Prof. Lorenz Lüthi appointed a Royal Society of Canada Member of the New College of Scholars, Artists, and Scientists.
A multilingual scholar, Lorenz Lüthi works on Cold War issues from an international perspective investigating how the structure of the international system interacts with ideologies. His work on the Sino-Soviet split changed the whole field of investigation. His current research focuses on the global Cold War in three distinct but related regions: Europe, the Middle East, and East Asia linking Cold War aspects of national and international history across continents.Published: 18Sep2018
Hans Beck’s path-breaking work has led to major innovations in the study of ancient Greek and Roman political culture. Beyond the Mediterranean World, he is an active agent in the development of international research networks in comparative history, including comparisons with ancient China. His prolific output informs contemporary debates about local and global paradigms, the relationship between ethnicity and federalism, and the modes of economic cooperation in federal systems.Published: 18Sep2018
Prof. Travis Bruce receives an FRQSC Grant for a project on Dragomans as cultural mediators in the Medieval Mediterranean
Prof. Travis Bruce has won an FRQSC Grant to conduct research on commercial translators and translations between the Christian, Muslim, and Jewish communities in the Medieval Mediterranean. He is particularly interested in studying commercial translators, known as dragomans, who played a mundane but still central role as essential agents in maintaining the foundations of Mediterranean society, facilitating the networks that bound together the ports, markets, and courts of the Mediterranean.Published: 29Aug2018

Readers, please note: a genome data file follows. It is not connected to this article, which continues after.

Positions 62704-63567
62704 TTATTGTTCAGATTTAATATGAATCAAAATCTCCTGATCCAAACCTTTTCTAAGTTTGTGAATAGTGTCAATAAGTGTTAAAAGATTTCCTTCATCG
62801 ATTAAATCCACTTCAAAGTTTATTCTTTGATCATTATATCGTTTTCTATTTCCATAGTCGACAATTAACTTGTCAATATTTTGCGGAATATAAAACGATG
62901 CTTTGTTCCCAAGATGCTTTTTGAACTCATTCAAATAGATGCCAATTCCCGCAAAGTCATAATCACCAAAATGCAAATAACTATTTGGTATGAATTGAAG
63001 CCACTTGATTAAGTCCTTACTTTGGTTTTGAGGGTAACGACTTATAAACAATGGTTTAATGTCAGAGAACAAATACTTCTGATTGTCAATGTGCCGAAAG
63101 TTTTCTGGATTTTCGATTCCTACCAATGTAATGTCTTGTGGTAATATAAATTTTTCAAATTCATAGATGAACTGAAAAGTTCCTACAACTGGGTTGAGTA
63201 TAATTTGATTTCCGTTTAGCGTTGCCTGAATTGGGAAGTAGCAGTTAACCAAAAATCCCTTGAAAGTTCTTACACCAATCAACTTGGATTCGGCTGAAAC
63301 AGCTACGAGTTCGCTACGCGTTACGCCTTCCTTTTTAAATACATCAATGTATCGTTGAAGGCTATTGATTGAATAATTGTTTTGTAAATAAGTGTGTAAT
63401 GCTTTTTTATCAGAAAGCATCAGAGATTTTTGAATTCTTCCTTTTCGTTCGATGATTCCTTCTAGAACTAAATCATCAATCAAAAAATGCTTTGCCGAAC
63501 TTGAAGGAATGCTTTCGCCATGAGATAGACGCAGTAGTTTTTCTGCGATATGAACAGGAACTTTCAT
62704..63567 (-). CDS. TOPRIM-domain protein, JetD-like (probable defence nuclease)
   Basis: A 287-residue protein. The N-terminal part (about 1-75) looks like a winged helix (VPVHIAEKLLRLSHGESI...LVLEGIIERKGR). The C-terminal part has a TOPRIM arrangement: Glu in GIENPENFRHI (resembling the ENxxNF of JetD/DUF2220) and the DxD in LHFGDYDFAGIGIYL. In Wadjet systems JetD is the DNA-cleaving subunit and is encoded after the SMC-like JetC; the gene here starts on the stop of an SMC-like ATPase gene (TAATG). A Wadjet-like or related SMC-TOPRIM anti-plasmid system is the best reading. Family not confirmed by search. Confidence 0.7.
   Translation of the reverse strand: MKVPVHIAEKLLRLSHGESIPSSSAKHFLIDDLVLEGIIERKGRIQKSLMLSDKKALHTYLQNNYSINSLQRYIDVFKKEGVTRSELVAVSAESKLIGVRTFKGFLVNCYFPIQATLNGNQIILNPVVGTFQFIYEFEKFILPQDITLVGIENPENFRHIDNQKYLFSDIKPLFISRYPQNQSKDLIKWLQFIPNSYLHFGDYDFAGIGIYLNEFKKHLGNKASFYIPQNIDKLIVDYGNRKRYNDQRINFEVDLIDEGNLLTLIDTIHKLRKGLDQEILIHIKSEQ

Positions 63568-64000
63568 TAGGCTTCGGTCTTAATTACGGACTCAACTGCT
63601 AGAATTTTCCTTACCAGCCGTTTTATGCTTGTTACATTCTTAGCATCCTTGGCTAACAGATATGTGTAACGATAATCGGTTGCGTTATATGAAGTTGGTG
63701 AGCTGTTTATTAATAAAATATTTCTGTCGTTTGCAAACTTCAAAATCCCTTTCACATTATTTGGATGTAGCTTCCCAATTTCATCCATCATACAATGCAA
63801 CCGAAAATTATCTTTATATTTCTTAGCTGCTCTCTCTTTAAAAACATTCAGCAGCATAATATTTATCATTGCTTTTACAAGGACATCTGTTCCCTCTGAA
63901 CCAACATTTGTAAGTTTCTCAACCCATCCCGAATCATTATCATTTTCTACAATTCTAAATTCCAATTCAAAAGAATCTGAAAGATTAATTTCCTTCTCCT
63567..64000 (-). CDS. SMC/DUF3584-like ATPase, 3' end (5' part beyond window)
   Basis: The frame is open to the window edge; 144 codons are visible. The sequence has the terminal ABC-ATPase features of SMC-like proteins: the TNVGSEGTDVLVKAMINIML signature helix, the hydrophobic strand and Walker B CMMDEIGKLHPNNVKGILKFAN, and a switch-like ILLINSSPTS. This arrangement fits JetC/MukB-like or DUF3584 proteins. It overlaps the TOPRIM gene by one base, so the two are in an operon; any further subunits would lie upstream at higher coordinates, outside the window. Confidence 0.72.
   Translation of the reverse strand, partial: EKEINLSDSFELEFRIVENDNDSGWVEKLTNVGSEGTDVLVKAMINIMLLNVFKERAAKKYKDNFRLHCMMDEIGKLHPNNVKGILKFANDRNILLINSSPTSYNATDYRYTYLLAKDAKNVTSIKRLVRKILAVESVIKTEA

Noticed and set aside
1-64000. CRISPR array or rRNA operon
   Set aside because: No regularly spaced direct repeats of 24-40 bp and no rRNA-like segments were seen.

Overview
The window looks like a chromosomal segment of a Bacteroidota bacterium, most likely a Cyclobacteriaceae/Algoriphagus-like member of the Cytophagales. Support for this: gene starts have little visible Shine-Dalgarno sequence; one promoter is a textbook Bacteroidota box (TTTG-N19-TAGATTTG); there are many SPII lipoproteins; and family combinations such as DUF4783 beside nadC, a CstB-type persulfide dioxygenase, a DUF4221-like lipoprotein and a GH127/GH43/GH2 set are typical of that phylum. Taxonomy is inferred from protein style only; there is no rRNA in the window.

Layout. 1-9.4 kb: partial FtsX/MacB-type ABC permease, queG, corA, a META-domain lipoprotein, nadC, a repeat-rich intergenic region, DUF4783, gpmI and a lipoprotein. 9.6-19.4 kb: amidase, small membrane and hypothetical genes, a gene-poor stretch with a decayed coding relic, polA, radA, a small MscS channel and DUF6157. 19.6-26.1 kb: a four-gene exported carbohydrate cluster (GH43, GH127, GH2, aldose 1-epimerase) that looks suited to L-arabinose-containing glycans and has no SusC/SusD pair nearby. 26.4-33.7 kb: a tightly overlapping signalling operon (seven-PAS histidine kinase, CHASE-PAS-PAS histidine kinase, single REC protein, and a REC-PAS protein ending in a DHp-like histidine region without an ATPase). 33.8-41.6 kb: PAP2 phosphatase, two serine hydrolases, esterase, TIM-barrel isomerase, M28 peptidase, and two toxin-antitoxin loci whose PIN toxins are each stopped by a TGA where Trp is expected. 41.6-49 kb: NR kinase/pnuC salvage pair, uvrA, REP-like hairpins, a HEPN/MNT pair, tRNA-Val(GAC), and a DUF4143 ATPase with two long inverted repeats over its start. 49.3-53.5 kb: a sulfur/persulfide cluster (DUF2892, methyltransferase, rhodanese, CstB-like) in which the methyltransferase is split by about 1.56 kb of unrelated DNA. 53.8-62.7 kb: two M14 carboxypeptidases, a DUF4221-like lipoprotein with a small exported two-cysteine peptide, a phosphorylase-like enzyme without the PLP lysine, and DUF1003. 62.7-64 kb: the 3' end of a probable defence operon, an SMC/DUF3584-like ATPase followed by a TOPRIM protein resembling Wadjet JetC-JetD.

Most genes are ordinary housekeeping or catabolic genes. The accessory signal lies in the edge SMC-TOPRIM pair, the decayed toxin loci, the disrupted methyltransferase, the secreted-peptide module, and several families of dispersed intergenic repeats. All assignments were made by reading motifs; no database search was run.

Prof. Elsbeth Heaman receives the Sir John A. Macdonald Prize for her book Tax, Order, and Good Government
Prof. Heaman has won the Governor General's History Award for Scholarly Research: The Sir John A. Macdonald Prize for her book Tax, Order, and Good Government: A New Political History of Canada, 1867-1917 (Montreal and Kingston: McGill-Queen’s University Press, 2017). Using extensive archival research from private papers, commissions, the press, and the government, Prof. Heaman shows that the Constitutional Act of 1867 was about the need for Canadians to write a new tax deal that reflected the changing balance of regional, racial, and religious political accommodations.Published: 29Aug2018
Prof. John Zucchi receives SSHRC Insight Development Grant for a project on Failed Migrations in the late 19th Century
Prof. John Zucchi has won a SSHRC Insight Grant for his new research project “Late Nineteenth Century Failed Group Migrations: Why did prospective migrants subscribe to migration scams?” which focuses on migrants particularly from Quebec and Britain to Brazil. Generally, migrants relied on pre-existing migratory networks. Prof. Zucchi, however, is interested in exploring an understudied group of people, who responded quickly to advertisements that promised unrealistic opportunities.Published: 29Aug2018
Prof. Judith Szapor receives SSHRC Insight Development Grant to study Antisemitism, Gender, and Exile in the context of the Numerus Clausus Law in Hungary in 1920
Professor James Krapfl received the H. Noel Fieldhouse Award for Distinguished Teaching in 2017-18. The award is given each year by the Faculty of Arts to a professor in recognition of outstanding teaching achievements. Professor Krapfl will accept the award at Convocation on June 4, 2018.
Professor James Krapfl will spend six months in the academic year 2018-19 as a fellow at the Imre Kertész Kolleg in Jena. He will be working on his project “The Other 1968: A Cultural History of East Central Europe in the Prague Spring Era,” which compares mentalities and patterns of political engagement in Czechoslovakia, East Germany, Hungary, and Poland at the grassroots level in the late 1960s. Affiliated with the Friedrich Schiller University, the Kolleg is an institute for advanced study focusing on twentieth-century east central and southeastern Europe.